A holy sexual bond requires two, and only two, different sexual halves (“a man” and “his wife”), brought together into one sexual whole (“one flesh”).11 This complementarity is a reflection of God himself, since male and female together are made in God’s image.
Gender differentiation and sexuality are essential components of human nature. Masculinity and femininity
are adjectival, an aspect of our humanity. Thus, there are only two ways to be fully human: either as male or as female. Any other form is a symptom of the corruption of human nature that has come as a result of the fall. These forms include adultery (Exod. 20:14; Matt. 19:18), fornication (1 Cor. 6:15–18), homosexuality (Lev. 18:22; Rom. 1:26–27), incest (Lev. 20:11–21), bestiality (Lev. 18:23; 20:15–16), and lust (Matt. 5:28).12 Positively speaking, in briefest terms, the sacrament of Christian marriage is to be heterosexual, monogamous, non-incestuous, socially visible, socially affirmed, physical, permanent,
sanctifying, and eschatological.
Accordingly, Orthodox Christianity views the “one flesh” union as a profound mystery that images the love between Christ and the Church (Eph. 5:31–32). Saint Paul’s Letter to the Ephesians uses the marital analogy as a public picture of the intimate union between Christ and the Church. Saint John Chrysostom observes how this union takes on an ecclesial character that makes the Christian home “a little church.” Heterosexual, monogamous marriage functions as a redemptive analogy of the exclusive relationship between Christ and his bride, the Church. The female imagery of the Church’s bridal relation to Christ, the male bridegroom, is used in Ephesians 5 to manifest the mystery of salvation when Paul quotes the Genesis text, “‘the two shall become one flesh.’” “This mystery is a profound one,” says Paul, “and I am saying that it refers to Christ and the church” (Eph. 5:29–32). There is thus a soteriological, iconic dimension to marriage and human sexuality that are to be understood in light of God’s self-revelation in Christ (the male bridegroom) and the Church (his female bride).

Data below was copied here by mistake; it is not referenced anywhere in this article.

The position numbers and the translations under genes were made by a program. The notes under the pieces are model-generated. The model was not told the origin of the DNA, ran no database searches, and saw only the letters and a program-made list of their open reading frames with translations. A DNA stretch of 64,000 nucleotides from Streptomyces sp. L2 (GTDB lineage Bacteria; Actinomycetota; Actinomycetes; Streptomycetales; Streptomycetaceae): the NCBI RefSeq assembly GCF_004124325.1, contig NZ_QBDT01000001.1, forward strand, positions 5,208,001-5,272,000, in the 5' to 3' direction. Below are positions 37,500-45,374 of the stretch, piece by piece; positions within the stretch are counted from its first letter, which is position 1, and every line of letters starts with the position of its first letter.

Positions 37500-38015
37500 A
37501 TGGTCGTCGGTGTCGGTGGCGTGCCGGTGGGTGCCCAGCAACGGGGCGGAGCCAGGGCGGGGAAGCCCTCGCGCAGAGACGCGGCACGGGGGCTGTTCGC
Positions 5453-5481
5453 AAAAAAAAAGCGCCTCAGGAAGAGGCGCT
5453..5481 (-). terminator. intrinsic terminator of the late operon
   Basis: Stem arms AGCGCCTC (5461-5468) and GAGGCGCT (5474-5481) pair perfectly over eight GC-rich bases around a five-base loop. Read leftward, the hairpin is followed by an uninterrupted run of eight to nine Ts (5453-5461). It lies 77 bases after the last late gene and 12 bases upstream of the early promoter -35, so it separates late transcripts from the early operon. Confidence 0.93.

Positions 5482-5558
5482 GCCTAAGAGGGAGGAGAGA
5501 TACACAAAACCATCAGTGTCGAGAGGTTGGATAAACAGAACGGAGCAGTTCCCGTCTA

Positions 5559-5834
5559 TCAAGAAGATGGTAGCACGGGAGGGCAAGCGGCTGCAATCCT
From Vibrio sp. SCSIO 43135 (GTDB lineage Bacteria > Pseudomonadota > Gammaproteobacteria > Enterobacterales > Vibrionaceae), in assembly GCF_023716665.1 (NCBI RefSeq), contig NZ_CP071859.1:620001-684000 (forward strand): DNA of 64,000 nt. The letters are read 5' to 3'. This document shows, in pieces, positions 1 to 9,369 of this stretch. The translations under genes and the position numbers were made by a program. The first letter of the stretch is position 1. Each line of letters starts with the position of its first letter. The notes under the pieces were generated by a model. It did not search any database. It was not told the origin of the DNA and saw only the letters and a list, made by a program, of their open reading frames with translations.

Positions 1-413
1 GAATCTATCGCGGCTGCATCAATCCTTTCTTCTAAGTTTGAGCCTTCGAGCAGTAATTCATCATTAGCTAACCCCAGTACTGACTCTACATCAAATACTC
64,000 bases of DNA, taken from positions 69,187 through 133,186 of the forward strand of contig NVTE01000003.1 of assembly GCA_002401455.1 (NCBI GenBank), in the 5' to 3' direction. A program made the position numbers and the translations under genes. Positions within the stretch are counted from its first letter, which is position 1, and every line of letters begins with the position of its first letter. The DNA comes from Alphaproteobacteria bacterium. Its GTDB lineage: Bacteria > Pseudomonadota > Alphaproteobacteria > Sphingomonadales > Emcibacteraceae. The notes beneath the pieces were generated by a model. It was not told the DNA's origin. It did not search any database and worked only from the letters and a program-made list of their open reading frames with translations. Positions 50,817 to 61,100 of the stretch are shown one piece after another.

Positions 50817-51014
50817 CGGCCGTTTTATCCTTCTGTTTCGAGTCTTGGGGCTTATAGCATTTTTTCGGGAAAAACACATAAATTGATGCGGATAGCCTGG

Along these lines, the Orthodox wedding icon (see above), which depicts the Wedding in Cana, is not an arbitrary image, but gives us a theophany, a divine revelation, of the relationship of Christ to His Church through a wedding. Orthodox priest Michael Gillis explains the meaning of the icon, in which Jesus Christ is present, but not at the center.
Granted, Father Warwick was not proposing that the Orthodox Church begin to offer marriage to same-sex couples, though he was in fact suggesting that the church bless them living in pseudo-marriage. I bring up the Wedding in Cana only to point out how entwined Orthodoxy’s teaching on marriage is with its teaching on sexuality. You cannot disentangle them. The Orthodox belief is not arbitrary, or shallow. You may consider it to be wrong, but you cannot say that it is trivial, or based on prejudice. For the Orthodox, to lose sight of these profound, God-given truths about human nature, marriage, and God would constitute a dramatic falling-away from God. I say “for the Orthodox,” but it’s true for all Christians. Many churches have lost this vision of the Good. Others, like the Catholic Church, are engaged in an all-out internal struggle over it. There can be no question that the Orthodox Church needs to do a much better job explaining its teaching to its people, and helping gay and lesbian brothers and sisters walk that particularly hard road they have been given on our shared pilgrimage. (This is not an abstract issue for me; I have a gay Orthodox friend who is chaste, and with whom I talk about his struggles.)